Negro League BaseballPoetry
Reviewed By Collin Schuster
- Fence Books (2011)
- 88 pages
Harmony Holiday’s debut collection of poetry, Negro League Baseball, responds to the influence of black American music, thinks through the idea of “the poem as archive,” and makes a space that addresses the poet’s relationship to her father, “his legacy and its impact.” She also uses her poetry as an attempt “to knock down a wall to make space for [her] own adjacent room and acoustic.” After reading the poems it’s clear how replete they are with the various residues of music, but more importantly, how they engage readers to think about how historical placement actually happens.
The poet tells us the word jazz “become[s] vapid and spangled through overuse and misuse,” which is why she uses baseball instead. She further offers this reason for its usage: baseball is used
in hopes of conjuring the sense of isolated togetherness felt by me personally within the central relationship in the book and by black people, especially black entertainers and artists, in any endeavor toward forms that do not wish to draw attention exclusively to race, but are forced to in a context where certain idioms of accepted and even encouraged rule-breaking are often seen as scene, or as some nuance of the dialectic between oppression and decadent experimentation.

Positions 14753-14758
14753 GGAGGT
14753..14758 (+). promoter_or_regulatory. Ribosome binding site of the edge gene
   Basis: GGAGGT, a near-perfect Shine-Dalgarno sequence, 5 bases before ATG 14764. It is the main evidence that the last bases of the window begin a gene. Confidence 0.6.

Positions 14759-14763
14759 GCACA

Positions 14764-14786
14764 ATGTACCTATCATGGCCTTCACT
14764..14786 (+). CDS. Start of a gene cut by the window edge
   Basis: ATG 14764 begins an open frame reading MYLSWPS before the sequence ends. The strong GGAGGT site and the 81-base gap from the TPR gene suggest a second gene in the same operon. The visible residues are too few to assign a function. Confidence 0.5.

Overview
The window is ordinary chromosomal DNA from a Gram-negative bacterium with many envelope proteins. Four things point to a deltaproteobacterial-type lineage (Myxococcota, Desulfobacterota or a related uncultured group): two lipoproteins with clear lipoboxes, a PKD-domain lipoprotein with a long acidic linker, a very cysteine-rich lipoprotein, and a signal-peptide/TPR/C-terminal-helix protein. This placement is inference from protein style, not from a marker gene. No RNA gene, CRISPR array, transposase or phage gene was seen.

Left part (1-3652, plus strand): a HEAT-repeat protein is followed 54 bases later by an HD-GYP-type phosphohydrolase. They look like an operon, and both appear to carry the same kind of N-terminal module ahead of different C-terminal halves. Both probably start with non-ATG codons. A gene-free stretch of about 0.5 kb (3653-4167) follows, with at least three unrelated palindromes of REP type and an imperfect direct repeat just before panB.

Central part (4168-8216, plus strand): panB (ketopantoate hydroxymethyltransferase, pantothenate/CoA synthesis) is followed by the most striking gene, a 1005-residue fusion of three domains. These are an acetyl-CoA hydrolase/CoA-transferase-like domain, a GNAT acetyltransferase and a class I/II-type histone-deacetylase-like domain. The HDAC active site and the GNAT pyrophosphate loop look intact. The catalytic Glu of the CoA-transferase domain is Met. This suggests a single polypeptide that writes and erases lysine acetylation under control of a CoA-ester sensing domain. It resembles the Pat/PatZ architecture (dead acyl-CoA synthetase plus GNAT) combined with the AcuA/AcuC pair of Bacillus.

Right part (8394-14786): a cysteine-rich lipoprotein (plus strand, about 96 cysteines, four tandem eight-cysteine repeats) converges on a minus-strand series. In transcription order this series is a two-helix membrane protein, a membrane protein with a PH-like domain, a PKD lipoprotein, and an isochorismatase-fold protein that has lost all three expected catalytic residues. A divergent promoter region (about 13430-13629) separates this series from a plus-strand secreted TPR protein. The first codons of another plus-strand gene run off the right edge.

Holiday notes in her afterword, “We need a place to play if we are going to have a game.” Here, however, we observe that the poet is not playing for a white audience as the cover of the book might belie. The front cover is a photo by Bob Willoughby, a certified jazz enthusiast who nonetheless is much better known as a chronicler of Hollywood celebrities. Willoughby’s photo portrays an audience flipping its gourd for Big Jay McNeely, who is on his back sweating and honking a saxophone into the air in Los Angeles, 1951, transforming the crowd into a crazed sea of white maenads. In fact upon first glance you feel the employment of a compositional strategy that is upside down, one that even operates by a logic of segregation.